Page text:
LVR restrictions hurt Dunedin house sales. Photo by Gerard
House prices are being picked to continue to rise for the
year and flagging sales numbers get a boost, before hitting a
''pervasive slowdown'' in 2015, according to Westpac economist
The housing market, in not only residential sales but overall
construction supply and demand, remains a key issue for the
Government, opposition and Reserve Bank this year.
While monetary policy focuses on restraining inflation, the
Reserve Bank is most alarmed at housing inflation. New
Zealand's 2007 housing and property bubble hugely undermined
the financial markets, investors and households.
The Reserve Bank's loan to value ratio (LVR) restrictions,
which began last October, suppress the extent of banks'
lending to people with less than a 20% deposit and are now
acknowledged to be removing many national sales in the
under-$400,000 bracket and, in Dunedin, the under-$300,000
However, actual house prices beyond the $400,000 bracket are
climbing, with the national median REINZ up 10% at $440,000
while QV's average national values for March were up 8.8%, at
Mr Stephens said, in Westpac's most recent ''home truths''
monthly comment on housing, that the drivers of the recent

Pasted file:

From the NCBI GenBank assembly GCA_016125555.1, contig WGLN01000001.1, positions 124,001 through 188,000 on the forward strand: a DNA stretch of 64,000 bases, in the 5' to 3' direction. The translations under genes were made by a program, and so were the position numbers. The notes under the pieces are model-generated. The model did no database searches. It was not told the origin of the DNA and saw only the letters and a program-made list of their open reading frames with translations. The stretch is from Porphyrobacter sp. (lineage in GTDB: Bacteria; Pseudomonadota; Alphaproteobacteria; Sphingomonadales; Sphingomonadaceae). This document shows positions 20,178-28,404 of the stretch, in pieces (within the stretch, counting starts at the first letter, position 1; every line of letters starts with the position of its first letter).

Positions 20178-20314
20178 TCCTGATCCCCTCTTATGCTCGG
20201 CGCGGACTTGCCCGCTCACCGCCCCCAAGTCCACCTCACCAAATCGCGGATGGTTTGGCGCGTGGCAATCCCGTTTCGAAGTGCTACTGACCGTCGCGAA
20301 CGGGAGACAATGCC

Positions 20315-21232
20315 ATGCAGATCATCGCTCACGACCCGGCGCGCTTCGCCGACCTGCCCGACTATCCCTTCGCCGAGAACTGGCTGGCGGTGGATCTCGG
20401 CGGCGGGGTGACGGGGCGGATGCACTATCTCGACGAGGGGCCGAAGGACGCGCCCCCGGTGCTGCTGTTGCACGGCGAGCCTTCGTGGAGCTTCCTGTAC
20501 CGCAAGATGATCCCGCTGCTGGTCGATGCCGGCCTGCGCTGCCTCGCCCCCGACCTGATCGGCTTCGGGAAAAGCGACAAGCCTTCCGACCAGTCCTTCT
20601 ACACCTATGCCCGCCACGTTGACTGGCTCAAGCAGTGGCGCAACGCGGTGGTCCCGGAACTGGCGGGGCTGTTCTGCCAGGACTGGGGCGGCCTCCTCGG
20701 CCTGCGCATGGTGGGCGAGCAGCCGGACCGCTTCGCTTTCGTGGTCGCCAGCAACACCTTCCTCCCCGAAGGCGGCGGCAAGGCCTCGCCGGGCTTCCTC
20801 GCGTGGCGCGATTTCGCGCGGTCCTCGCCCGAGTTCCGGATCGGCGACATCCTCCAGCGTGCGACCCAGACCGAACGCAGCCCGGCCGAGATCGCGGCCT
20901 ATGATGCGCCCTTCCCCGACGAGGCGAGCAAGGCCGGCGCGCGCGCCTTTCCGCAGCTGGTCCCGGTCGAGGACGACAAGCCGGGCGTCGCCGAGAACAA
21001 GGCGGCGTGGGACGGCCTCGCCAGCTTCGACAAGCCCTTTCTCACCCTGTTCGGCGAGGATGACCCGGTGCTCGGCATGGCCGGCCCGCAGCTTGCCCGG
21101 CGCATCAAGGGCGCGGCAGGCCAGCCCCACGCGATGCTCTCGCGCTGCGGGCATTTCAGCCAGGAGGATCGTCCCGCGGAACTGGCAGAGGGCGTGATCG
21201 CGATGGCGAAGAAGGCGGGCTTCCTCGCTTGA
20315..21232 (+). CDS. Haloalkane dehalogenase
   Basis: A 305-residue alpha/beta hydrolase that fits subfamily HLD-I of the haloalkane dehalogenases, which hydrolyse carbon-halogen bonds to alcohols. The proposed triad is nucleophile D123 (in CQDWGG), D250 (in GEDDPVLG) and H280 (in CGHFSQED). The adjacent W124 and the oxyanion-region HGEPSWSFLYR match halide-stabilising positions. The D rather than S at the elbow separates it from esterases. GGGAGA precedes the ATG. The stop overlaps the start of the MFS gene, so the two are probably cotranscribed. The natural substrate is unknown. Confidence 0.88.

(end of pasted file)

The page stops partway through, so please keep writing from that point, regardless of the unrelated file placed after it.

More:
market slowdown were obvious.
''The Reserve Bank's LVR restrictions have led to a drastic
reduction in lending to first-home buyers, and mortgage rates
have risen sharply,'' he said.
Before the LVR restrictions, some bank's portfolios amounted
to holding 30% of the riskier less than 20% deposit loans,
but they had collectively hauled back, not just to the
Reserve Bank's preferred 10%, but on average about 6%.
''Banks have clamped down too hard on lending to first-home
buyers - [and] as they they loosen up in the near future, the
market will get a little boost,'' Mr Stephens said.
Mr Stephens questioned conclusions of recent housing data,
from both government agency Quotable Value (QV) and the Real
Estate Institute of New Zealand (REINZ).
He said QV data was based on settlement dates, reflecting
sales negotiations completed up to three months earlier,
while REINZ's ''house price index'' may be skewed by the
decline in cheaper housing, and subsequent rise in median
prices with more higher priced homes.
''The Reserve Bank's mortgage restrictions have drastically
reduced sales of low-price houses, while leaving sales of
higher-priced houses broadly unchanged,'' Mr Stephens said.
ASB economist Daniel Smith said housing market activity had
continued to ease in March, although that impact was mostly
visible outside Auckland and Canterbury.
Low levels of inventory continued to push prices higher in
Auckland and Canterbury, he said.
'' The rate of house price appreciation has only eased
marginally from mid-2013,'' Mr Smith said.
He expects the OCR will rise at the review next Thursday and
another two hikes are anticipated during the rest of the
''Higher interest rates should ease housing market pressures
further,'' Mr Smith said.
He said scrutinising the number of days taken to sell a
property was an indicator of housing market pressures, saying
the sector in general looks to be ''holding fairly stable''.
Days to sell hit a low of 33 in June 2013, and had eased to
around 35 or 36 days since the LVR restrictions came into